The Basement: Building a community offline
26 Aug 2016
The Basement has been described as “the voice of the future of British streetwear”. Their rapidly growing forum is a virtual hangout for streetwear fans and a place for young people to sound out opinions and share advice. Since starting in 2015, they’ve built a community of over 50,000 members with 55,000 waiting to join.
So how do you take one of the most popular online streetwear communities to the next level? For The Basement, it’s all about having their own space. This summer, they launched their a pop-up in one of our spaces on Piccadilly, and they’ll be taking it on tour to Brighton and Manchester later in the year. We caught up with, Taylor Prince-Fraser, from The Basement team to find out more.
Tell us about how The Basement came about?
'It started as a run off from Supreme Talk UK/EU to discuss all things streetwear/fashion related. We now get questions about everything from how to dump a girlfriend to house prices. They’re issues that young people are interested in, but can’t find the right advice elsewhere.
Why do you think The Basement has been so successful at building an online community?
Since day one we’ve had zero tolerance to any discrimination and we’ve fostered a community that’s adopted those values. The Basement has become a place for promoting the right morals and ethics. Rather than just removing people who say bad things, we focus on teaching them why it’s wrong to say them at all.
Everyone on our forum is responding to groups and policing it themselves, which gives it a really unique atmosphere. The other day we had a kid post a certificate for completing a transgender operation. It was amazing to see how much support he received. There aren’t many places on the internet you can do that without being torn apart.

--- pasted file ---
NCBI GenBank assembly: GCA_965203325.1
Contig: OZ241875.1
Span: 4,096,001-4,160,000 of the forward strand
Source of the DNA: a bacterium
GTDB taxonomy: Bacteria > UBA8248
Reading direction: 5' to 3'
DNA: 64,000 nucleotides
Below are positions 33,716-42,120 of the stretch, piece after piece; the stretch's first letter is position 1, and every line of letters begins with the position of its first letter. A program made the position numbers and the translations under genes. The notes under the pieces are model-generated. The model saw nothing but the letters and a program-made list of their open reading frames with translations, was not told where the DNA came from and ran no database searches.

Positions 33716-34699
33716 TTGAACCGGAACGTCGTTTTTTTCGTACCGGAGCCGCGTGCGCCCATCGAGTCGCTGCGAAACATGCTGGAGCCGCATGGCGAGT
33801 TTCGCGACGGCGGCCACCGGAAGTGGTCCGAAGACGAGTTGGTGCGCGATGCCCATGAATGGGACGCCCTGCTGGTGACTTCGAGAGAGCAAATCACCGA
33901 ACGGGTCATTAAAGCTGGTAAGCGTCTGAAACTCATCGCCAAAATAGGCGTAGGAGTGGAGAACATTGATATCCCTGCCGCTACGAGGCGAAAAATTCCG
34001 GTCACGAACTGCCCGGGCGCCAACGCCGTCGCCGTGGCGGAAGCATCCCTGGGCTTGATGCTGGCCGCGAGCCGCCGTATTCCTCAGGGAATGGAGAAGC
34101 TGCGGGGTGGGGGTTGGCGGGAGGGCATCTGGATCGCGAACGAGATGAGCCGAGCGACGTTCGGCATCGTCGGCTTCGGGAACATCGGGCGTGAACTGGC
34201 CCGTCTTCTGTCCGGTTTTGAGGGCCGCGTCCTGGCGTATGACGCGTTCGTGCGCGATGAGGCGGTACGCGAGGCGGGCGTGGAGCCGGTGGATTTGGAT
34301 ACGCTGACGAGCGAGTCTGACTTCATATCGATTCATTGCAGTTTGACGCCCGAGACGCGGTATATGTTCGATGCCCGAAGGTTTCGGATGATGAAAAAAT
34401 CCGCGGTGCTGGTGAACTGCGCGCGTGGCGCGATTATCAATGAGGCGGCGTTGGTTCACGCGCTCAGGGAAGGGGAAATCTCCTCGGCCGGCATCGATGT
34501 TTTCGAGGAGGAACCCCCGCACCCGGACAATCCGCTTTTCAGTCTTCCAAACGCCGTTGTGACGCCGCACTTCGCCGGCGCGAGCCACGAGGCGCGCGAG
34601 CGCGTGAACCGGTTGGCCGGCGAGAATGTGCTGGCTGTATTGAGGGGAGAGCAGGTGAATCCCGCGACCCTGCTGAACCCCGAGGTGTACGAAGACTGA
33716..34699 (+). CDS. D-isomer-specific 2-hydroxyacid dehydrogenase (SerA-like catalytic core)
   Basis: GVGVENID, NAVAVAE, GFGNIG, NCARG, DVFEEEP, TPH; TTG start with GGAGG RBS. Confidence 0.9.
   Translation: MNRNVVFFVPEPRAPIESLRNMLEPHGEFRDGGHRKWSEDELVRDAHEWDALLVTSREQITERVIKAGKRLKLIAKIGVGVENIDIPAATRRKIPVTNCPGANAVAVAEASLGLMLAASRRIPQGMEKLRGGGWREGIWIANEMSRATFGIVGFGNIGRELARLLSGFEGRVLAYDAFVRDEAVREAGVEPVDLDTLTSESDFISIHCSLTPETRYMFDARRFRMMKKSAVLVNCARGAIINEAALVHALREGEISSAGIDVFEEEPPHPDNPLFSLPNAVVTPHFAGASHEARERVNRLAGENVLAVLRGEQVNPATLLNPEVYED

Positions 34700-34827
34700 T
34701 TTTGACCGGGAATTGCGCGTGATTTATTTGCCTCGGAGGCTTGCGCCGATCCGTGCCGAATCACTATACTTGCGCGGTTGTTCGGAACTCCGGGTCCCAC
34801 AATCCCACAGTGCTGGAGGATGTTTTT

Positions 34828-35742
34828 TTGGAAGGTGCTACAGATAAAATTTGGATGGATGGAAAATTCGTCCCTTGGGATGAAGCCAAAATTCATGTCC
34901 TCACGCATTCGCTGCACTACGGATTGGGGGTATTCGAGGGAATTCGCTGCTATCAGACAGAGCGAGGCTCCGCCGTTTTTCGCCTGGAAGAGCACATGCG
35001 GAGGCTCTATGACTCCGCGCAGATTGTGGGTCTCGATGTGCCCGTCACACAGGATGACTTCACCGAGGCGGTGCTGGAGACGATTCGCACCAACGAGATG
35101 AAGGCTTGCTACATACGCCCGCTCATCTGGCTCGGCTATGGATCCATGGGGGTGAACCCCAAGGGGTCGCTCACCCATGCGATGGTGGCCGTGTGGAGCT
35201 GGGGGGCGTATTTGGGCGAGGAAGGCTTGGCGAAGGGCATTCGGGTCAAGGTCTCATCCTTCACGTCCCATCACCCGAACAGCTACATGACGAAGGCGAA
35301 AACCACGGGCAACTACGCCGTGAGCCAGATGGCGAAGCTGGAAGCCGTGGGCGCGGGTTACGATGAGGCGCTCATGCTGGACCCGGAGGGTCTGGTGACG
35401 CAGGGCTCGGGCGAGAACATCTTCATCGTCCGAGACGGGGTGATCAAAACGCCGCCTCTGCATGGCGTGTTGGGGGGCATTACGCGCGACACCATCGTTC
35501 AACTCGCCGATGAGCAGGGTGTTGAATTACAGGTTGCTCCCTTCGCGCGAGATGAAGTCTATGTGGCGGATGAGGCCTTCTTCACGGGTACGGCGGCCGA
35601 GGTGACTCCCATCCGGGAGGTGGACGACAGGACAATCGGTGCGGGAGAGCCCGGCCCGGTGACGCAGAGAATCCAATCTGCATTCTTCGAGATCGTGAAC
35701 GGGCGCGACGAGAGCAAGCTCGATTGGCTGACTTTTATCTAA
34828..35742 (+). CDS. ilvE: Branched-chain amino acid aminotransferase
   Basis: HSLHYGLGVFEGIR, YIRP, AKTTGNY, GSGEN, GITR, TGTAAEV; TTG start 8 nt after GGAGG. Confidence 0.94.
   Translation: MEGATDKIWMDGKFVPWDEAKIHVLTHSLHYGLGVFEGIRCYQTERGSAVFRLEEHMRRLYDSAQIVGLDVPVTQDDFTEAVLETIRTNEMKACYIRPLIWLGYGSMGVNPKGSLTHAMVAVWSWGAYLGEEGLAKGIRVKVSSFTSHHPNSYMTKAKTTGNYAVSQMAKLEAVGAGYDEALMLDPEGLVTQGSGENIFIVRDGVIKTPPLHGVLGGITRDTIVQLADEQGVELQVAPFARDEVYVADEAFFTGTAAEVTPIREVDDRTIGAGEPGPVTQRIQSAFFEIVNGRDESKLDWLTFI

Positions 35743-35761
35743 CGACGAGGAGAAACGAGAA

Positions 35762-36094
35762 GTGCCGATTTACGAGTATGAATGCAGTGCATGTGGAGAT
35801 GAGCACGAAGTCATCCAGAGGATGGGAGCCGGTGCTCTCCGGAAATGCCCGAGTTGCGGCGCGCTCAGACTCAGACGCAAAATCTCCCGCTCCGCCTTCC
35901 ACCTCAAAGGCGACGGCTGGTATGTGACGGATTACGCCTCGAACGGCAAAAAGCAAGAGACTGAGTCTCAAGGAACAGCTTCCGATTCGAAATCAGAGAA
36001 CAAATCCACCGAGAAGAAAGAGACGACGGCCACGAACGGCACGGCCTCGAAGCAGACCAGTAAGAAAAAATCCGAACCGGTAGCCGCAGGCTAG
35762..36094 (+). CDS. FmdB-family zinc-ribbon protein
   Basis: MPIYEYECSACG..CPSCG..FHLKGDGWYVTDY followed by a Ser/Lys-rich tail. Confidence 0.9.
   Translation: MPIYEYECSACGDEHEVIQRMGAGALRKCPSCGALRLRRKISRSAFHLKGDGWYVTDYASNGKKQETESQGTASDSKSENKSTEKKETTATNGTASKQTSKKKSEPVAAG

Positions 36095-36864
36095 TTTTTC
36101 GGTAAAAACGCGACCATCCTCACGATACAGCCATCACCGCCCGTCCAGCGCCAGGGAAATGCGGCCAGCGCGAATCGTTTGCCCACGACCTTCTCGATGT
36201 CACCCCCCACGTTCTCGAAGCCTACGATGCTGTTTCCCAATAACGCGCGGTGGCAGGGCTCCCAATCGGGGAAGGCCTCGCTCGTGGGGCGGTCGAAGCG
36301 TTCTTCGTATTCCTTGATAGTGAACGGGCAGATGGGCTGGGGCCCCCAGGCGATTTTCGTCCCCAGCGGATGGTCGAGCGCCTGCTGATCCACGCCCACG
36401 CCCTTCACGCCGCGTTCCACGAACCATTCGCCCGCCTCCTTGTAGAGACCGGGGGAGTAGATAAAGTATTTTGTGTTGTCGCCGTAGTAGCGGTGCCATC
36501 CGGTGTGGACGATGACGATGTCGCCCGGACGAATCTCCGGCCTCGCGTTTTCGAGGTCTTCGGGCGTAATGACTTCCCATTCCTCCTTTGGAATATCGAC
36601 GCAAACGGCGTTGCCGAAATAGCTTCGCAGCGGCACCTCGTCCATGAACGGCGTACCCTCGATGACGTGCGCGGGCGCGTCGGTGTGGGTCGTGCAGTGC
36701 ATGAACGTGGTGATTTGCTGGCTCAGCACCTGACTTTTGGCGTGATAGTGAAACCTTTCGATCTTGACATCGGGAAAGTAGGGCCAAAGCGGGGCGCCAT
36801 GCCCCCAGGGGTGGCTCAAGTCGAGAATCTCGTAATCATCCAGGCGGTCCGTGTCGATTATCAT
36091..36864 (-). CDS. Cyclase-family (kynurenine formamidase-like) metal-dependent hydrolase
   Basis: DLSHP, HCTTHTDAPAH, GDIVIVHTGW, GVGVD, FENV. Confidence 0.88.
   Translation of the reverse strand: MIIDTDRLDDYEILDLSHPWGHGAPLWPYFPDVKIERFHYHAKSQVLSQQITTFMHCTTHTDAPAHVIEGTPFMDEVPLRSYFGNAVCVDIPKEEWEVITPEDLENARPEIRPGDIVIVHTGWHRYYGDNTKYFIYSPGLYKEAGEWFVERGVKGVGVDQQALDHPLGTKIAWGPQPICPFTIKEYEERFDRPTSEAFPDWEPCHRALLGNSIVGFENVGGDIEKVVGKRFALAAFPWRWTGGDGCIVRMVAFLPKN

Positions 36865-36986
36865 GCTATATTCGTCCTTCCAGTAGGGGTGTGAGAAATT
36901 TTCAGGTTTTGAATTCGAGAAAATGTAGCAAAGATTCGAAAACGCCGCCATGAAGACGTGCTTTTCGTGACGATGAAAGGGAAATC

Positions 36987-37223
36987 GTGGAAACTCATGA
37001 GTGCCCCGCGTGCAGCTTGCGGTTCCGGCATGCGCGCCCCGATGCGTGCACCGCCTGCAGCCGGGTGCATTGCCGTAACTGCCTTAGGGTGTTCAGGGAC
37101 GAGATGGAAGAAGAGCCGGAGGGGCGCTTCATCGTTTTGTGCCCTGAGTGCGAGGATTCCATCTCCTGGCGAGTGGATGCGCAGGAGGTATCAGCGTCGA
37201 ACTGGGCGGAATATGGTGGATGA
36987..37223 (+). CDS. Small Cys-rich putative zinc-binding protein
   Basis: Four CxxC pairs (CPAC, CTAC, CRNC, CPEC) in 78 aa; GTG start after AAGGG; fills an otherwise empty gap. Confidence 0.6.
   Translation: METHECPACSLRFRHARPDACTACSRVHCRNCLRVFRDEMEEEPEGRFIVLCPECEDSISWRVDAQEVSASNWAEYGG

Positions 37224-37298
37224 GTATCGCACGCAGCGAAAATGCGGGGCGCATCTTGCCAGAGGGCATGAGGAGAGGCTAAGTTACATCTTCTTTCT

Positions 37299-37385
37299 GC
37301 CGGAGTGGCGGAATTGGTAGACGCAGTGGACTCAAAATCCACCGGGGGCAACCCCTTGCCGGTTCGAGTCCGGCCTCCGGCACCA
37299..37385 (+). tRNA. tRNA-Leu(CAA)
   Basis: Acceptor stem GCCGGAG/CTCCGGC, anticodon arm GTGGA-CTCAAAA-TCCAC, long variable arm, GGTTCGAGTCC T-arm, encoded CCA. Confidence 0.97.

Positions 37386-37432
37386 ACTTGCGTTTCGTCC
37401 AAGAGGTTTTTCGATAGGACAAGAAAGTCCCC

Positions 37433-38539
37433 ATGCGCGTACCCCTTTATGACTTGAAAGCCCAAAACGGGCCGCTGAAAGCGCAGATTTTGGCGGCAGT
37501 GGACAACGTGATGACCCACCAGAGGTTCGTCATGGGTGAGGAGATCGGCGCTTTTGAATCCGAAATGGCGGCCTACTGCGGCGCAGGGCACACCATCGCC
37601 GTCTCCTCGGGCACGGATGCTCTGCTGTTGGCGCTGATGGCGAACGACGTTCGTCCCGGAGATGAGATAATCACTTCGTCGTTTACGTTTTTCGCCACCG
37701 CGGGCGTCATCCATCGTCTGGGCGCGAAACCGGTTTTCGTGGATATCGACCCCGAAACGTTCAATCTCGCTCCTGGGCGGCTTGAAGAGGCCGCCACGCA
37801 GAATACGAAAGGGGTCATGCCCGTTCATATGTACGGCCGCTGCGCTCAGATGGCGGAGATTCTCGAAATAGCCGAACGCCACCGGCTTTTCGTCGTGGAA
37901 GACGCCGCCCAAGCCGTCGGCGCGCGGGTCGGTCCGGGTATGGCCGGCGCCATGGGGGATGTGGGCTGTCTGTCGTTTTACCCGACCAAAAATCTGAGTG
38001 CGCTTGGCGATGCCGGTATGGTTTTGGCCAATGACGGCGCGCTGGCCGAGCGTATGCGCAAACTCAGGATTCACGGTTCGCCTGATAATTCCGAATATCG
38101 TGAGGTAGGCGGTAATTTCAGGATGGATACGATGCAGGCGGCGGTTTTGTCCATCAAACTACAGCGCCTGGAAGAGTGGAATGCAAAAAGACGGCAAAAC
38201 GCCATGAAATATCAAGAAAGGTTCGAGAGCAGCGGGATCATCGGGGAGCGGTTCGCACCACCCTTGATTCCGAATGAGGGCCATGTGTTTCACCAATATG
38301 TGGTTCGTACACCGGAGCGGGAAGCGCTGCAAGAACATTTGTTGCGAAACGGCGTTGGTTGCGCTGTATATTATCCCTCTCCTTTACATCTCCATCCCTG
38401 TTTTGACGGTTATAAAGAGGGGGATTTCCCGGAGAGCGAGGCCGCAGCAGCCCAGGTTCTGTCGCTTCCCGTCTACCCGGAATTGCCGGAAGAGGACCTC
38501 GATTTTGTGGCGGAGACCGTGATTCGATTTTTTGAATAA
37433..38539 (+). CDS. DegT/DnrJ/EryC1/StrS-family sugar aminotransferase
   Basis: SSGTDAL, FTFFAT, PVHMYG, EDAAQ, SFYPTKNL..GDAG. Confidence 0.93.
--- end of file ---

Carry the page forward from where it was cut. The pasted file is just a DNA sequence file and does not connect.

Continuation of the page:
You’ve recently announced a UK pop-up tour, why is launching stores important for your brand?
We are an online community first and foremost, but going online to offline is crucial to show a 'real' element to what we do. We’ve got a global network, so it’s important to give them a physical space in which to meet eachother and say hello. For our Piccadilly pop-up, we had people coming from across Germany, France and Belgium to see the store. The Basement is theirs, they made it what it is. I think it’s important for them to be able to see and experience what they’ve created.
What were the highlights?
Honestly, I just wanted people to turn up. Selling clothes is great, but I wanted this store to take it to the next level. We had over 3000 people visit the store from Wednesday to Sunday. I didn’t expect that, but it was a great moment.
But it really hit home, was when this guy who works for Japanese Embassy down the road came in. He wasn’t anything to do with The Basement community but he just saw the store and liked the look of it. We stock my brothers clothing, and he ended up buying my brothers t-shirt so that made it for me. I like the idea that the store was like a window into our community, bringing in people from outside too.
And the toughest part…
I’m only 21, so all this is new to me. I made some pretty basic mistakes when it came to setting up the shop such as forgetting to buy a vacuum cleaner or tissue paper. Now I know for next time! Apart from the actual setting up shop, I’d say the hardest part was having to say goodbye. That was something that hit everyone when it was time to leave.
What’s next for The Basement?
We want to step away from just being about fashion and focus more on having a say in everything to do with youth culture whether that’s working partnerships with letting agencies or creating community centres. We want to make a difference for the next generation
At some point we also want to have our own permanent store. It would double up as a community space, giving our members equipment to use such as mixing suites and laptops. The idea is we want to create a space where we can allow them to create and continue what we’re doing.